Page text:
Printed circuit boards (PCBs) power everything from portable radios to refrigerator-sized supercomputers, but they remain vulnerable to a simple, heat-induced threat: warpage. A warped PCB may cause a device to stop working. Boards that warp during manufacturing after expensive components are added can mean thousands of dollars in losses.
Now manufacturers have a new weapon against warpage: Thermoiré®, a novel experimental technique developed at the Georgia Institute of Technology and licensed by Electronic Packaging Services (EPS) Ltd., Co. The patented process provides real-time data about PCB warpage, helping manufacturers avoid design problems and save money, said Thermoiré® developer Dr. Charles Ume.
"Electronic packaging companies can use the warpage information to make changes in their PCB design early," said Ume, an associate professor in the School of Mechanical Engineering. "That way, there's no mass production of a product that has a problem."
The heat that can warp PCBs is generated each time we turn on computers, camcorders or other PCB-run devices. Also, temperatures up to 230 degrees Celsius are an integral part of PCB processing.
"In addition, if the PCB is small, thin and also densely populated with components, as is the current industry trend, that is an invitation for warpage-related reliability problems," Ume said.
Noted EPS manager Dirk Zwemer: "It's not uncommon to see losses of one to three percent in a mature product, and it can be much higher for some designs."
Research sponsors, who were brought together through Georgia Tech's Manufacturing Research Center (MARC), include Motorola, MICOM, Ford Electronics, IBM, DEC and AT&T.
For this new process, Ume developed a special oven with a glass grating top, through which the PCB placed inside is visible. A white light shines through the glass grating onto the PCB, and an inexpensive, compact, charge-coupled device camera captures warpage digitally as it occurs.
The flat glass grating is etched with equally spaced parallel lines. It is placed above and parallel to the PCB. A beam of white light is directed onto the glass at a specific angle, causing the etched lines to create a shadow on the surface of the PCB. When the surface of the PCB curves due to warpage, a moiré pattern is produced by the geometric interference between the etched lines on the glass and the shadow of those lines on the PCB's surface. The more the PCB warps, the greater number of moiré fringes that appear.
Ume counts the number of fringes, puts them into an equation, and a computer determines how much warpage has occurred. The warpage process is displayed in real time on a television screen and recorded on video and on computer.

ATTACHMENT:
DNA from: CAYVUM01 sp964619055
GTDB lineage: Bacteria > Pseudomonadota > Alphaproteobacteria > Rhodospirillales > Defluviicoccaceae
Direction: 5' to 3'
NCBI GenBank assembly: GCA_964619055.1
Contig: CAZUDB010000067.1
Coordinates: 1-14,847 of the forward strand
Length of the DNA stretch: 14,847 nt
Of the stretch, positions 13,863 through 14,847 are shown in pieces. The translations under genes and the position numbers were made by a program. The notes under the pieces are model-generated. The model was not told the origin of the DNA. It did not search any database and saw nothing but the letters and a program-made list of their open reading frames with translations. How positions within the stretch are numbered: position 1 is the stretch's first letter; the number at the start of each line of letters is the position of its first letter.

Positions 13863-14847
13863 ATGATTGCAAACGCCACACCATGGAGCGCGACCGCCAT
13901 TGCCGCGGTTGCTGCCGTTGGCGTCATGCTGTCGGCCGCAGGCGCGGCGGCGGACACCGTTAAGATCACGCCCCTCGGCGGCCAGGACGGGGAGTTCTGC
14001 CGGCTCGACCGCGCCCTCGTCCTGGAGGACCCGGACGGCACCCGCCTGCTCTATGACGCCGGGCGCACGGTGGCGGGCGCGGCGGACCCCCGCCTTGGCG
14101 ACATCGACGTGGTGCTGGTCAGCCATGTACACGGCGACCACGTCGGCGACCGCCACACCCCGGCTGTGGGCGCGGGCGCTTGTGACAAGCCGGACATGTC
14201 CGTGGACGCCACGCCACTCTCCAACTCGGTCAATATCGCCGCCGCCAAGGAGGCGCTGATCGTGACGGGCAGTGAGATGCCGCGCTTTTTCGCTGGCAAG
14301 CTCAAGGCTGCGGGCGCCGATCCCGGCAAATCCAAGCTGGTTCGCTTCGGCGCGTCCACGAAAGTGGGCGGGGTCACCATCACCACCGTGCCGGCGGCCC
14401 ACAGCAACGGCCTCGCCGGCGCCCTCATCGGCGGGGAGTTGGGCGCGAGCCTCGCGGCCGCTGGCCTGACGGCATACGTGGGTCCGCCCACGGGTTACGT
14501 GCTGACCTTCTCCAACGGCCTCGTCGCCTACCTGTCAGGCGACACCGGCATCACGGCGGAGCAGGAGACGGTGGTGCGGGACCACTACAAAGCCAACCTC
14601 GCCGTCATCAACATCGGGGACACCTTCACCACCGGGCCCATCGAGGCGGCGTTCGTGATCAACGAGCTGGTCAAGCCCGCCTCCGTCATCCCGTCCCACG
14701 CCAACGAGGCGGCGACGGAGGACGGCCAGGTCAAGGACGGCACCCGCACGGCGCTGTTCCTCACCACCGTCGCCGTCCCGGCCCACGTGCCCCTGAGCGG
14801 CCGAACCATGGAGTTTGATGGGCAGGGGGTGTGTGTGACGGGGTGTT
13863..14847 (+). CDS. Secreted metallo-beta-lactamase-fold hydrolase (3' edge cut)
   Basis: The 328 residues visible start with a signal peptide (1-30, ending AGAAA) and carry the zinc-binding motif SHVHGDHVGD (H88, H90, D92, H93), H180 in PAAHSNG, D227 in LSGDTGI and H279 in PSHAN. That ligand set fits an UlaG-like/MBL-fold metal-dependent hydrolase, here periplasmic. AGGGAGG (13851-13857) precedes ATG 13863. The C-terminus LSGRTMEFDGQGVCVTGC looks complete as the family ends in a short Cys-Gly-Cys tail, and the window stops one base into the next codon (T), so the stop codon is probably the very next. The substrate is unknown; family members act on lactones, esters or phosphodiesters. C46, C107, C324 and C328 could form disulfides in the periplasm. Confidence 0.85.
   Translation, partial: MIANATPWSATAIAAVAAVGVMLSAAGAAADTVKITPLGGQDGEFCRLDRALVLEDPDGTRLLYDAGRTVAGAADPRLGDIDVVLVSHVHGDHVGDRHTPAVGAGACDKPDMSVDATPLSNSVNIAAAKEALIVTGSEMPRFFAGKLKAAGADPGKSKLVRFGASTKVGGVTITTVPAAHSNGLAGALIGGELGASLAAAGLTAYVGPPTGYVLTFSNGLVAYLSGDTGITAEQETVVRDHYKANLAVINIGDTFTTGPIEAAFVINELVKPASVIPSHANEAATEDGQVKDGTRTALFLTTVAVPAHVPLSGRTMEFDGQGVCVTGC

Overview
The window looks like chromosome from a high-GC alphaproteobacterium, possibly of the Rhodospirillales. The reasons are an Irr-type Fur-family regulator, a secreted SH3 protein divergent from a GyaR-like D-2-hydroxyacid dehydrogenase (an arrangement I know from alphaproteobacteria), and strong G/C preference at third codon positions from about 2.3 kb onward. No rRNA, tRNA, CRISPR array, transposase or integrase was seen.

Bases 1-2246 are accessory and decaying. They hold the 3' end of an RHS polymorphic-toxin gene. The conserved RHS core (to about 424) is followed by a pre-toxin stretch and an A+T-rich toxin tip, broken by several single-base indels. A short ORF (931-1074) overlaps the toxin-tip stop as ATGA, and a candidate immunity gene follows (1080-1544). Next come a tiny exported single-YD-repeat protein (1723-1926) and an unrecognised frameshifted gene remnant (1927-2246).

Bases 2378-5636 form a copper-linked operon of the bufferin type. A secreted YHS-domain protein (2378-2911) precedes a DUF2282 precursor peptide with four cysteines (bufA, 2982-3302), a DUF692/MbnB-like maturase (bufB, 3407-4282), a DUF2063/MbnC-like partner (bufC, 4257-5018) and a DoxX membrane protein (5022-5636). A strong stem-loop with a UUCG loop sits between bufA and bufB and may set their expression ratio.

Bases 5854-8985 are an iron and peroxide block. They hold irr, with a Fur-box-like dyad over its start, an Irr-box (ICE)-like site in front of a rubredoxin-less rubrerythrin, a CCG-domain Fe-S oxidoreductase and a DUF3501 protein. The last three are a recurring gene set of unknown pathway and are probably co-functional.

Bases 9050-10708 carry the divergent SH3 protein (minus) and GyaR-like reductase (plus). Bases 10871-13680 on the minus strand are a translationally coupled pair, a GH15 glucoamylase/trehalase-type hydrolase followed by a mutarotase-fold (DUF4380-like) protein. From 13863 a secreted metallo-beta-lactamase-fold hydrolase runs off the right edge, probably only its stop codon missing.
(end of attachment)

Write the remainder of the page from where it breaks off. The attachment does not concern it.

Developed in MARC's Advanced Electronic Packaging Lab, the Thermoiré® technique can be used to simulate the three major kinds of soldering processes -- infrared reflow, convective reflow and wave.
The automated oven system can reproduce any given soldering temperature history used in producing a board, while measuring PCB warpage at any specified time interval or temperature. That means the system can pinpoint which processes or designs may cause the most warping.
Companies can use the results to make design or process changes before production, such as changing soldering temperature profiles, reducing or extending processing times, relocating key components, and changing the types of materials used in the construction of the PCB.
The ability to measure thermally induced warpage also enables manufacturers to validate their numerical warpage predictions, which are created using finite element modeling techniques.
If a certain amount of warpage is allowable, the new technique lets manufacturers measure initial warpage, rather than assuming the board is flat before transistors and other items are added. Manufacturers can then determine how much additional warpage develops during further processing or attachment of components.
Ume's technique also allows warpage measurement of the different materials that are sandwiched together to make a wiring board -- FR-4 laminates, fiber (prepreg), several varieties of copper foil and newly developed materials.
"These are unique measurement techniques, and the electronic packaging industry is very excited about them," Ume said. "Savings in scrap PCBs, rework, down time and loss in market share can run into the millions of dollars."
The research sponsors asked Ume to commercialize Thermoiré®. With help from Georgia Tech's Advanced Technology Development Center, the EPS Ltd., Co. licensed the technology and began offering help to the electronics industry in August 1994. Georgia Tech is a partner in the company.
Although EPS was formed to help the electronics industry, future Thermoiré® users could include manufacturers of foil, tape, resin, glass fibers and aviation equipment, said manager Dirk Zwemer. Other possibilities include putting Thermoiré® on an assembly line and making it more automated for the average worker.
"The technical applications are larger than the original sponsors knew it would be when they started," he said. "We want to be a good example of technology transfer."
RESEARCH NEWS AND PUBLICATIONS OFFICE
430 Tenth St. N.W., Suite N-112
Georgia Institute of Technology
Atlanta, Georgia 30318
MEDIA RELATIONS CONTACTS:
John Toon (404-894-6986);
WRITER: Lea McLees